Myanmar just held its third election in November 2020 and was supposed to hold its first parliamentary sitting on February 1. In the election, Aung San Suu Kyi and her National League for Democracy (NLD) party won 396 out 476 seats in parliament in a sweeping victory. The military-backed Union Solidarity and Development Party (USDP), which gained only a fraction of the vote, soon started to complain of wide-spread election fraud – even though evidence of this has been scant. This is the official reason that the military has given for the coup d’etat this week: they were defending the constitution from “terrible fraud in the voter list”.
Analysts are confused as to why the military has acted this way. Right now, Myanmar’s political system is structured in a way that is deeply beneficial for the army. “It has complete command autonomy, sizeable international investment in its commercial interests and political cover from civilians for war crimes,” said Gerard McCarthy, a postdoctoral fellow at the National University of Singapore’s Asia Research Institute. By mounting a coup, the military has all but isolated the country again and has invited economic sanctions on itself.
Perhaps, the military is trying to increase the influence of its affiliated party (USDP) and decrease the influence of outsiders. Particularly, some experts say that the military has not liked the increasing international trade and openness exhibited by the government. It is a deeply nationalistic institution which distrusts any foreign sources of influence. Considering that the chief of the armed forces, Senior General Min Aung Hlaing was supposed to step down this year, there has also been speculation as to whether the coup is an attempt by him to cling onto power.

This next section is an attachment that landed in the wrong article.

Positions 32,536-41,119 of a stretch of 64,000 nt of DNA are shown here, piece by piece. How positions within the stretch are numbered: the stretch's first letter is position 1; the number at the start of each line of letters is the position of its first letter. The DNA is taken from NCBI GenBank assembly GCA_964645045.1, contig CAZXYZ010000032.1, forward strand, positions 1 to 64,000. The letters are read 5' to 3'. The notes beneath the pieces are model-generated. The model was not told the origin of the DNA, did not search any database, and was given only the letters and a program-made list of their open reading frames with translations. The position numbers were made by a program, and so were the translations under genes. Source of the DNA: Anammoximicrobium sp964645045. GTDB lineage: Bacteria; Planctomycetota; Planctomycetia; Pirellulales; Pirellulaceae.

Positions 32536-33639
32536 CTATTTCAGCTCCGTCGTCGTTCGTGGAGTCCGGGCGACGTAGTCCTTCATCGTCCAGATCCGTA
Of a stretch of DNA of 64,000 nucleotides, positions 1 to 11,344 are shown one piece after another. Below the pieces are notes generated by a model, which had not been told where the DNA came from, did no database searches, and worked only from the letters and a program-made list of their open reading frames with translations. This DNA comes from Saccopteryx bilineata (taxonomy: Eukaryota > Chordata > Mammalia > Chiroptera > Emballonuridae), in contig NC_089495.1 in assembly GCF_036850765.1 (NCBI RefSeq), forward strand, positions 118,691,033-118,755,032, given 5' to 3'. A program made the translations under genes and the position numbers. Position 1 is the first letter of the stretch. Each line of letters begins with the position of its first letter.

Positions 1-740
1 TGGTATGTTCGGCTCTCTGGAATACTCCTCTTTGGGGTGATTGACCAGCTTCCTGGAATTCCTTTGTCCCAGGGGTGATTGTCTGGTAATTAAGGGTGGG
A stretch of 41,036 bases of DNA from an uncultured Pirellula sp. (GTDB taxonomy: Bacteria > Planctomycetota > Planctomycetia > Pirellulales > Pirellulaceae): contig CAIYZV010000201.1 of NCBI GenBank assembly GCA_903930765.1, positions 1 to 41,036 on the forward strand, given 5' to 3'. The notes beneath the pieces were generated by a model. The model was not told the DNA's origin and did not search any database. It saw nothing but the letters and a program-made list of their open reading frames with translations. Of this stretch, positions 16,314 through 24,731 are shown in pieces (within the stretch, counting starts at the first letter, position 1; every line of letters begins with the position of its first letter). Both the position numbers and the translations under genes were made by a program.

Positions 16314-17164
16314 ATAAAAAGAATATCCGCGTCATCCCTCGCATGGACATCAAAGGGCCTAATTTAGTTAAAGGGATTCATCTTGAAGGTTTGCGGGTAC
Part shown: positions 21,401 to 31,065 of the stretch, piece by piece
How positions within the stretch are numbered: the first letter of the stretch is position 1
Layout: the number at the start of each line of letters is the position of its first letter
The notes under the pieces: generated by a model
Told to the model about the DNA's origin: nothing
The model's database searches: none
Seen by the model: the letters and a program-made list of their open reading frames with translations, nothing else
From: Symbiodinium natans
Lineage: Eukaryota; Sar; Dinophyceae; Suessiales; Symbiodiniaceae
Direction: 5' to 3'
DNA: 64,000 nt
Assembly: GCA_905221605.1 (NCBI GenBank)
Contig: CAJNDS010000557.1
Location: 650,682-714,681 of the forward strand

The situation is in a very precarious state at the moment.
While negotiation and arbitration have not been ruled out, there are fears that the country could plunge into unrest again. This is especially the case since Aung San Suu Ki herself has called on the public not to accept the coup and has urged them to protest. The military’s history of repression, and memories of the 8888 Uprising are also contributing to an atmosphere of unease and anxiety.
The fate of Myanmar’s fledging and fragile democracy is hanging by a thread.